circle17 Impacthon 2019Many thanks to our amazing participants and knowledge partners for co-creating this impactful weekend together. See you back in 2020!
We combine ideas with expertise
The Impacthon offers participants the opportunity to discuss ideas and business models, to put them to the test together and to develop them further.
Over a period of three days, ideas that pave the way for sustainable management can be worked on together with experts.
Imressions from Impacthon 2019/2020
What to expect
Who are we talking to?
The Circle 17 Impacthon is a great opportunity, particularly for young and forward-looking change makers, who are driven by a vision for a socially and environmentally sustainable future.
Are you at the end of your studies and ready to kick-off your career in sustainable transformation? Are you an expert in one of the challenges, ready to translate your knowledge into a business model?
Are you a startup-founder, ready to bring your idea to a next validation round? Or are you an entrepreneur who is brewing on a new project idea, ready to team up and absorb input from a large crowd of experts to develop it further?
Are you a young professional and is it your aim to lead positive, sustainable and profitable change through business? Are you working on an impact plan, and do you want to take you thinking to a next level?
Our focus in 2019/2020
circle17 Impacthon challenges
Challenge 1 – Many of us are inclined to use unsustainable transport, such as the car to go to work or airplane to a holiday destination, because it is more convenient and perceived cheaper than a sustainable alternative. Many of us are buying online because it is more comfortable and cheaper than going to local stores.
How can we satisfy our desires and be more sustainable at the same time? Many of us want to change – however, more sustainable solutions often tend to be more expensive than sustainable ones due to a lack of true-cost pricing (e.g. flying versus taking the train). To create change, we need solutions that are as comfortable and economic as unsustainable alternatives and are therefore not socially exclusive. If those conditions are fulfilled, change to new practices can be facilitated and people can be motivated to modify their transportation behaviour towards being more sustainable.
Competition between different suppliers of mobility has been one of the main problems hindering the creation of sustainable practices and an ecosystem for cooperation, innovation and joint solutions. To create novel systemic models in the mobility and transportation sector, cooperation between different stakeholders is necessary. Organisations cannot build new innovative solutions alone, hence new collaboration models for joint innovation efforts are needed.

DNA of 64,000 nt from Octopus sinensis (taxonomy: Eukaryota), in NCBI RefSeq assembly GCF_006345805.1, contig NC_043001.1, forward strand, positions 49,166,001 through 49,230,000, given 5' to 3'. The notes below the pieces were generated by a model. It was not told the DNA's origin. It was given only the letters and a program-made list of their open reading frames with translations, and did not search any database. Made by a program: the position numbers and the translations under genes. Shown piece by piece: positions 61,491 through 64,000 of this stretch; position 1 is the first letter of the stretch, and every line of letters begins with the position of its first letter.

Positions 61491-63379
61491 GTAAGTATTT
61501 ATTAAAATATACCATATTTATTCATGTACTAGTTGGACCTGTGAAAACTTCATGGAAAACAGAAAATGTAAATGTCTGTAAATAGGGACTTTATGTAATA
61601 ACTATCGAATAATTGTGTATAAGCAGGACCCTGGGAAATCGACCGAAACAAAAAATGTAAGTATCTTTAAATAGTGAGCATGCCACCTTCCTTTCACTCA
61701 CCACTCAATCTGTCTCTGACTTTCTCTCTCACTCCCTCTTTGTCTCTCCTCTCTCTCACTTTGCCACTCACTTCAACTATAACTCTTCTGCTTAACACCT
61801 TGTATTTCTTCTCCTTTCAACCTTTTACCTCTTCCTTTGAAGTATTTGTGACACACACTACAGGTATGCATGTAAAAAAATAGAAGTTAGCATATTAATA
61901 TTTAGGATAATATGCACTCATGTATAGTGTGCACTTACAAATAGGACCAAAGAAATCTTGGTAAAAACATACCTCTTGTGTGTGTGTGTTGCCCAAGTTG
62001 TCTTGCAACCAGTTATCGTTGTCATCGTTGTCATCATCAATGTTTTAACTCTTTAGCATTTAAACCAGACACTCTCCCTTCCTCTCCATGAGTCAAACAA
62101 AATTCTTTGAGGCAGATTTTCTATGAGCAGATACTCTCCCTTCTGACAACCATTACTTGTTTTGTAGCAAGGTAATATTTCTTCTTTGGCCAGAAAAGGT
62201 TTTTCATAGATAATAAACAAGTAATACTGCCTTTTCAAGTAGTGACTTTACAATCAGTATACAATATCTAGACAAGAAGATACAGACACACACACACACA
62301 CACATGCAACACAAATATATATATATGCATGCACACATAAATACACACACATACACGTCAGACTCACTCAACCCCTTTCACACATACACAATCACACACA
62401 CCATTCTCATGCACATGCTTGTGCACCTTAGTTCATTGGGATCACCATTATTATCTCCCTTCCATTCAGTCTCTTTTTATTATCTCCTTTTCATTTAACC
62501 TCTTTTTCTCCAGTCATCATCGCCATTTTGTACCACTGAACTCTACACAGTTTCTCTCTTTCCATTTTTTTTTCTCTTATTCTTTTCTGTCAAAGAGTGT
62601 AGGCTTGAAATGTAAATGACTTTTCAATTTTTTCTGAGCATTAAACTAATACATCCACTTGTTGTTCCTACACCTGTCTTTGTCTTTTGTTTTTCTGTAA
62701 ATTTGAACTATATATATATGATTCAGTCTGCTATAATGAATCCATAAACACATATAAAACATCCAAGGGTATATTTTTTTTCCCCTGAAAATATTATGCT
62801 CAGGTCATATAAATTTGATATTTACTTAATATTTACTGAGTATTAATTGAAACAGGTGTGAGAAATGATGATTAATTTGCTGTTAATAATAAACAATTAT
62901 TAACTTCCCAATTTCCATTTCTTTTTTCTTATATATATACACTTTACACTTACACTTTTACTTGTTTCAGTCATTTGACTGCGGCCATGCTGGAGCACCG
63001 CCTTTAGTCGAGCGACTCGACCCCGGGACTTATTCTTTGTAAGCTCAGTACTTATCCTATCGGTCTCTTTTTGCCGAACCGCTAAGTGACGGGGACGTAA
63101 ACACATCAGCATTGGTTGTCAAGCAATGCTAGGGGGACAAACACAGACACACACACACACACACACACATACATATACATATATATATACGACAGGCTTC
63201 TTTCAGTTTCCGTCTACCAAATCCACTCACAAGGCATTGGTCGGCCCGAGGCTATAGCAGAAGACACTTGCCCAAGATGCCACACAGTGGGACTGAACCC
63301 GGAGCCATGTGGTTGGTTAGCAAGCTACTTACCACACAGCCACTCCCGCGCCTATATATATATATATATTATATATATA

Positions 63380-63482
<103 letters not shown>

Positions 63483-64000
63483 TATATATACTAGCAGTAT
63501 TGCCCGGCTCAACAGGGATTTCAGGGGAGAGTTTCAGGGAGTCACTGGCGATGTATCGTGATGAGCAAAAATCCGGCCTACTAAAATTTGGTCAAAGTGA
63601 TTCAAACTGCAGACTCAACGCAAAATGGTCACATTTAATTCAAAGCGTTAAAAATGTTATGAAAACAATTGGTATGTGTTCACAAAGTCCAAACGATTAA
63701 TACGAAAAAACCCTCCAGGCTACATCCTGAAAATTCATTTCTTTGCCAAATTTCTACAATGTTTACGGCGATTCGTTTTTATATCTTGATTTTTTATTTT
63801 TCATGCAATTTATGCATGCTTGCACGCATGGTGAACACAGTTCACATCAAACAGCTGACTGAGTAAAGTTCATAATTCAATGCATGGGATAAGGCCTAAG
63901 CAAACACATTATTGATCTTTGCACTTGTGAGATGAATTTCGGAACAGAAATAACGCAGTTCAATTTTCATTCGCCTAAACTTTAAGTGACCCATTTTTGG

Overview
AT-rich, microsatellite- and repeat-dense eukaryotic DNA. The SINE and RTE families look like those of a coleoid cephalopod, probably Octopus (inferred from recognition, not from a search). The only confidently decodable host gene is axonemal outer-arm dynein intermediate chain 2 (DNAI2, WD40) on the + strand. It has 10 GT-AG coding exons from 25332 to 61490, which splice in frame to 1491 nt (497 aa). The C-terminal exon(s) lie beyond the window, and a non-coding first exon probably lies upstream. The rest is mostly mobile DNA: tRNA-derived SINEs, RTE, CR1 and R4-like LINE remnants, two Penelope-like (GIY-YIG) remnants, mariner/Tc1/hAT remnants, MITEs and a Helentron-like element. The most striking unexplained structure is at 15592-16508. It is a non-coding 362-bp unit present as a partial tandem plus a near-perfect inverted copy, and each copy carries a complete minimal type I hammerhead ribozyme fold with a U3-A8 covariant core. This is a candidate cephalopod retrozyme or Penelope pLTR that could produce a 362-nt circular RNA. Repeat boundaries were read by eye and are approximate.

Challenge 2 – Awareness about agricultural production, its effects on the climate and often unfair labour conditions has increased significantly. Sustainable local production could reduce negative consequences of food production. However, local and sustainable production is often small-scale and labour-intensive, thereby making those products more expensive. Additionally, consumers often lack access to locally produced, sustainable products and therefore prefer the easier choice of buying non-regional food.
Enhancing the accessibility of local agricultural products for consumers can be the first step towards the creation of a sustainable agricultural system. How can we create systems that enable both ends of the value chain to change their practices and to understand each other’s needs and challenges?
This enhanced awareness creates a community that cares for each other and creates higher value on both sides.
Challenge 3 – Cities are growing rapidly worldwide and becoming the predominant space to live and work in. The visibility and allocation of resources in urban are essential to secure inclusive and resilient cities. Urban resources can have a physical and an immaterial appearance. They appear as raw materials, e.g. for buildings and infrastructure, for food production, or as once used resources, like vacant buildings. Moreover, they could be talents or innovations that only need to be linked to their practical use.
Many resources are left unused in the urban space or, rather, the incentives to (re)use urban resources are missing. Some are abandoned, some are tried out once and left to be covered by dust (e.g. innovative research projects, prototypes), others lie dormant and have not been seen as a potential resource so far. Too many resources are being wasted, because they have not yet been discovered by the appropriate user. It is often cheaper to demolish, e.g. to tear down existing infrastructure. How can we incentivise the re-use of materials, rather than increasing the input of new primary raw materials and therefore exploiting natural and human resources?
What comes after the Impacthon
After the Impacthon our participants continue working on their ideas at our development program. With support of mentors and experts, business models are created that are then showcased to potential partners at our Matchmaking.